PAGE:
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Going back to nature: managing to be more productive without GMOs or agrochemicals

Going back to nature: managing to be more productive without GMOs or agrochemicals

By Worms With Natural Science

These new stories are based in the province of Buenos Aires and rescue the value of being able to cultivate organically, respecting people's health and the environment. The result is products with authentic and long-lasting flavors, just like the old ones.

What is the "secret" to the success of these organic producers? Improve the physical structure of the soil and respect the processes of nature using traditional and non-invasive agricultural techniques for the soil, which is considered a “living being” and therefore needs to be in good health to produce more and better.

Eastern wisdom applied to the land

Alejandro Sasaki, of Japanese descent, produces on his 40-hectare plot located in the town of Monte Grande, 80 tons of rice with very good yields naturally, without using any type of chemical product.

In addition, this producer harvests 30 tons per year of up to sixty varieties of local vegetables, among them: lettuce, cabbage, squash, leeks, beets, green onions and potatoes, and also other oriental vegetables such as: burdock, hakusai, nira, cucumber, turnip, negi, shiso, pack-choi and satoimo; all organic. Likewise, in the agro-industrial sector, it makes sauce, pasta and soy cheese, also organic.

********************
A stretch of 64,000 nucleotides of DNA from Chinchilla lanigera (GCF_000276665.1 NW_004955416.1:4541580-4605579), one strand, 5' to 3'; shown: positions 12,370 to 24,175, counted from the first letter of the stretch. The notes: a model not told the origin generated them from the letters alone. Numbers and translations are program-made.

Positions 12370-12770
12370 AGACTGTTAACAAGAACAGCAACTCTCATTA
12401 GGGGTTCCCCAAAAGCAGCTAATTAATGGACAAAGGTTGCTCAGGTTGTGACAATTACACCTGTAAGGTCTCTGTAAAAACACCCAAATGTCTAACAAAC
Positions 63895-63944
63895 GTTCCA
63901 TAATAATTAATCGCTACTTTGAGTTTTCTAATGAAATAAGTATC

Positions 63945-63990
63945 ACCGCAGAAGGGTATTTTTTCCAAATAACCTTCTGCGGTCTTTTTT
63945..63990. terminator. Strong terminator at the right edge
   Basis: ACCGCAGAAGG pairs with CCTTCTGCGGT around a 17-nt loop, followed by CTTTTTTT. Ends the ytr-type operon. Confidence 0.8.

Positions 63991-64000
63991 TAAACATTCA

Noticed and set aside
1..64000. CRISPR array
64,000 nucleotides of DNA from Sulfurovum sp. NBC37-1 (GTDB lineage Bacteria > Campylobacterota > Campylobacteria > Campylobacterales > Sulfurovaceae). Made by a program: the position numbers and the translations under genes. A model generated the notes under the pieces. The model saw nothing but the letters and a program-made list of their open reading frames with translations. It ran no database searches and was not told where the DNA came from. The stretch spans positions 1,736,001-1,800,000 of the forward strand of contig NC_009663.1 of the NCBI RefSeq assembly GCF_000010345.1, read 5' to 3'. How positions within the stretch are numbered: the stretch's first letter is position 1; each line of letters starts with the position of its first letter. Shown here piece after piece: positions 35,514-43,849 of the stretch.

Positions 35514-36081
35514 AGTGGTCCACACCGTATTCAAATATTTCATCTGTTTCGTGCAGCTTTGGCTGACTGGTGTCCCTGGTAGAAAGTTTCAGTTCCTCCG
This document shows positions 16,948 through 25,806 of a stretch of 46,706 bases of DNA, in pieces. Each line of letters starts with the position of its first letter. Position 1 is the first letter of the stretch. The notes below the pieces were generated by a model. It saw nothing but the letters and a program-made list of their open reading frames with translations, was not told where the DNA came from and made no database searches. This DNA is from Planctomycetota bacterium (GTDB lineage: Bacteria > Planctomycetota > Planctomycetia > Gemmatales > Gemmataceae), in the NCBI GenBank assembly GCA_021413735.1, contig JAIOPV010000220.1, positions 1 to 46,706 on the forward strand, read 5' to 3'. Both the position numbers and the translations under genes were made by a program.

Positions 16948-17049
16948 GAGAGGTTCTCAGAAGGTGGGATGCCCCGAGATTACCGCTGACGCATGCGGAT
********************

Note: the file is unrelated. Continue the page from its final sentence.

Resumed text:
It markets its products "on demand" and the company sets the price regardless of the market and tries to keep it constant throughout the year. Although he says that it is difficult to calculate the billing, he estimates that the economic result is "enough to live on," as he told La Nación at a stop in his daily work.

Its inspiration comes from the Japanese philosopher Okada (1882-1955) who demonstrated that it could be grown without pesticides, with benefit for human health and soil care. "For us it was a challenge, and that's how we got to the present, without using any agrochemicals and offering consumers healthy and nutritious foods," he told the Argentine morning newspaper.

Also, in a quarter of a hectare seeds are produced. “This is a fundamental point in natural agriculture, which also requires certification of seed not treated with fungicides. As conventionally the seeds sold by the shops in the industry are treated with chemical products, we have to obtain them ourselves ”, explained the horticulturist.

... the use of good compost to fertilize the soils is central ...

For Seiki, working with the earth is the most important thing and that is why the use of good compost to fertilize the soils is central, as well as the establishment of a biological circuit in which plant varieties interact. The most laborious thing that results from the whole process is the weeding of the plots since this must be done "by hand and meter by meter".

Benito Juárez: less inputs, less expenses = more production